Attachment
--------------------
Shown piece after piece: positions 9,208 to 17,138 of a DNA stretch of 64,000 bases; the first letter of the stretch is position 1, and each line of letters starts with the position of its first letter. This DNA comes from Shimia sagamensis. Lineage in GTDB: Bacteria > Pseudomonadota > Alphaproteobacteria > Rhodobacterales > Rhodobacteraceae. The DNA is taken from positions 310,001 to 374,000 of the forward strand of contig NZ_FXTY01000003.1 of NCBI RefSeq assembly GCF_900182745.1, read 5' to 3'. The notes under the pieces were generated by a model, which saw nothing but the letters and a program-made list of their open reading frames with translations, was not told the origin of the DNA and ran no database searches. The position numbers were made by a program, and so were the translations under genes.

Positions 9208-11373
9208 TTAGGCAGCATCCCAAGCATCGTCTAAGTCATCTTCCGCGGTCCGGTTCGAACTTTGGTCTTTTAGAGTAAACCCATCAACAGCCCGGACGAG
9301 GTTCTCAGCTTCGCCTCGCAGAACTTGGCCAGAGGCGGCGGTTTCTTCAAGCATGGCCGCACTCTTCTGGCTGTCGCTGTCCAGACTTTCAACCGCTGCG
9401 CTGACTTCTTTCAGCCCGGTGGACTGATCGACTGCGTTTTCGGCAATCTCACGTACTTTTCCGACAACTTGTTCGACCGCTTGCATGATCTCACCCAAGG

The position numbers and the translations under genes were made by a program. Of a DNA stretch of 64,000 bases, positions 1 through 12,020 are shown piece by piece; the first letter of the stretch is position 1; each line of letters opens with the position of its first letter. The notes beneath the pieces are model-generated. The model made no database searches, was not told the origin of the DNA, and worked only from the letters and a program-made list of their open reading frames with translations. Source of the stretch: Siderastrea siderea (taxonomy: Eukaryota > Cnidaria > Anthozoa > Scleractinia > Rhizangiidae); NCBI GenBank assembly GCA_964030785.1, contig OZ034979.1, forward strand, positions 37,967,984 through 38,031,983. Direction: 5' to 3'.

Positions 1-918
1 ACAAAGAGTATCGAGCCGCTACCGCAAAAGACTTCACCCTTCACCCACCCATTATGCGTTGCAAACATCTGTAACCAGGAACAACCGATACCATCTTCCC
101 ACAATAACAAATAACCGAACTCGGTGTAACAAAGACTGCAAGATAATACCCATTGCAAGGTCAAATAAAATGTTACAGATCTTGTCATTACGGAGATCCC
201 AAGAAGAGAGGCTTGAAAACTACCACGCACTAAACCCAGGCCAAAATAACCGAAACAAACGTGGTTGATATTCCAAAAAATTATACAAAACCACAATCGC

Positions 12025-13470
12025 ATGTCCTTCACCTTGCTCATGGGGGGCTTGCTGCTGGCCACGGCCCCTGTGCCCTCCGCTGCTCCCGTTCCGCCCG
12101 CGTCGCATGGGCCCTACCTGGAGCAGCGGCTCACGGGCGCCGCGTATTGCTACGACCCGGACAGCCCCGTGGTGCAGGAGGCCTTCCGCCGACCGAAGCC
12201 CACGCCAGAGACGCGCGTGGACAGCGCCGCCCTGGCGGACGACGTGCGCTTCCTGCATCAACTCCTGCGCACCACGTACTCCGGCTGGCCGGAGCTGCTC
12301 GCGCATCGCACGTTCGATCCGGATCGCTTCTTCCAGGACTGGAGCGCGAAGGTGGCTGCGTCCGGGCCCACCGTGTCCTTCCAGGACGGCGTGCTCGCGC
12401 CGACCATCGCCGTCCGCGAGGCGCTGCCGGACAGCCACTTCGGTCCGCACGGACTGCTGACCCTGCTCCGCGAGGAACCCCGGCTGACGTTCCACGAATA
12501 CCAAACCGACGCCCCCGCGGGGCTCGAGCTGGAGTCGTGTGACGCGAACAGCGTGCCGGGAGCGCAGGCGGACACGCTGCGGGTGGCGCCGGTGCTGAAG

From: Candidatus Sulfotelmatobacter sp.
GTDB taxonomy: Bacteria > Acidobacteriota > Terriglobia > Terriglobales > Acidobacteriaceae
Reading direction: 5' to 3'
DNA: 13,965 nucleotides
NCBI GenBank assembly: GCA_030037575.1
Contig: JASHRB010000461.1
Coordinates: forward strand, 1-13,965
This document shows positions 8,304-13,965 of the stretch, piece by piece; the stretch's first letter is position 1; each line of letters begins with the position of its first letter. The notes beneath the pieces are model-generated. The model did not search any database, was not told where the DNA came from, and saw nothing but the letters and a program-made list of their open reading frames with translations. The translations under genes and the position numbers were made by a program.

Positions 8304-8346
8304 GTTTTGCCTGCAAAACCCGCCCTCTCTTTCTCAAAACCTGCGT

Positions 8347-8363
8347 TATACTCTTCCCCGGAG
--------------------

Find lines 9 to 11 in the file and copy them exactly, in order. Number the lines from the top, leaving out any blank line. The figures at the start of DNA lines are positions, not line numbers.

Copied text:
101 ACAATAACAAATAACCGAACTCGGTGTAACAAAGACTGCAAGATAATACCCATTGCAAGGTCAAATAAAATGTTACAGATCTTGTCATTACGGAGATCCC
201 AAGAAGAGAGGCTTGAAAACTACCACGCACTAAACCCAGGCCAAAATAACCGAAACAAACGTGGTTGATATTCCAAAAAATTATACAAAACCACAATCGC

Positions 12025-13470